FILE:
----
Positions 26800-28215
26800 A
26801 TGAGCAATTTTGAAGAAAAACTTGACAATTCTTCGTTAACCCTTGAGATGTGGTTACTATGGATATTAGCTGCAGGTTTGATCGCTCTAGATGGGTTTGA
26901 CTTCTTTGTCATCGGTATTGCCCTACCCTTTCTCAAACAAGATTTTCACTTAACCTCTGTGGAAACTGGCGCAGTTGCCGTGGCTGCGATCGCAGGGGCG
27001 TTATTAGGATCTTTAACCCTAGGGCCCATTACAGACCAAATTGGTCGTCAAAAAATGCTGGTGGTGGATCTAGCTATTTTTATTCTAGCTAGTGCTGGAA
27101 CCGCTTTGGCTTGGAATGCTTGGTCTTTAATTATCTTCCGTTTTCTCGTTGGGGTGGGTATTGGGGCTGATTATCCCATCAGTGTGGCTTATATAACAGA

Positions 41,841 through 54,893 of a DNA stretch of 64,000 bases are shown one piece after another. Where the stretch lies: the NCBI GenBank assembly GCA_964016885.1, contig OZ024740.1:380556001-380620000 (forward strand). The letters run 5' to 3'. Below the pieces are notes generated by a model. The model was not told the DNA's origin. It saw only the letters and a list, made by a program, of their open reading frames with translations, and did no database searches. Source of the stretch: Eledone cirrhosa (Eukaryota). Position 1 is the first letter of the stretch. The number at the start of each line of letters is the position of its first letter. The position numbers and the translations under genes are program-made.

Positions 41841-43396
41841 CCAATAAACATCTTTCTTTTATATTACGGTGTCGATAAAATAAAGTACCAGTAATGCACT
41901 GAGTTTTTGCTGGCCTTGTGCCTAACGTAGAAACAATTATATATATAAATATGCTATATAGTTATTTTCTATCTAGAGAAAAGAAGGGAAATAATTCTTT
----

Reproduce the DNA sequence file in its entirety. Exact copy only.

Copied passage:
Positions 26800-28215
26800 A
26801 TGAGCAATTTTGAAGAAAAACTTGACAATTCTTCGTTAACCCTTGAGATGTGGTTACTATGGATATTAGCTGCAGGTTTGATCGCTCTAGATGGGTTTGA
26901 CTTCTTTGTCATCGGTATTGCCCTACCCTTTCTCAAACAAGATTTTCACTTAACCTCTGTGGAAACTGGCGCAGTTGCCGTGGCTGCGATCGCAGGGGCG
27001 TTATTAGGATCTTTAACCCTAGGGCCCATTACAGACCAAATTGGTCGTCAAAAAATGCTGGTGGTGGATCTAGCTATTTTTATTCTAGCTAGTGCTGGAA
27101 CCGCTTTGGCTTGGAATGCTTGGTCTTTAATTATCTTCCGTTTTCTCGTTGGGGTGGGTATTGGGGCTGATTATCCCATCAGTGTGGCTTATATAACAGA

Positions 41,841 through 54,893 of a DNA stretch of 64,000 bases are shown one piece after another. Where the stretch lies: the NCBI GenBank assembly GCA_964016885.1, contig OZ024740.1:380556001-380620000 (forward strand). The letters run 5' to 3'. Below the pieces are notes generated by a model. The model was not told the DNA's origin. It saw only the letters and a list, made by a program, of their open reading frames with translations, and did no database searches. Source of the stretch: Eledone cirrhosa (Eukaryota). Position 1 is the first letter of the stretch. The number at the start of each line of letters is the position of its first letter. The position numbers and the translations under genes are program-made.

Positions 41841-43396
41841 CCAATAAACATCTTTCTTTTATATTACGGTGTCGATAAAATAAAGTACCAGTAATGCACT
41901 GAGTTTTTGCTGGCCTTGTGCCTAACGTAGAAACAATTATATATATAAATATGCTATATAGTTATTTTCTATCTAGAGAAAAGAAGGGAAATAATTCTTT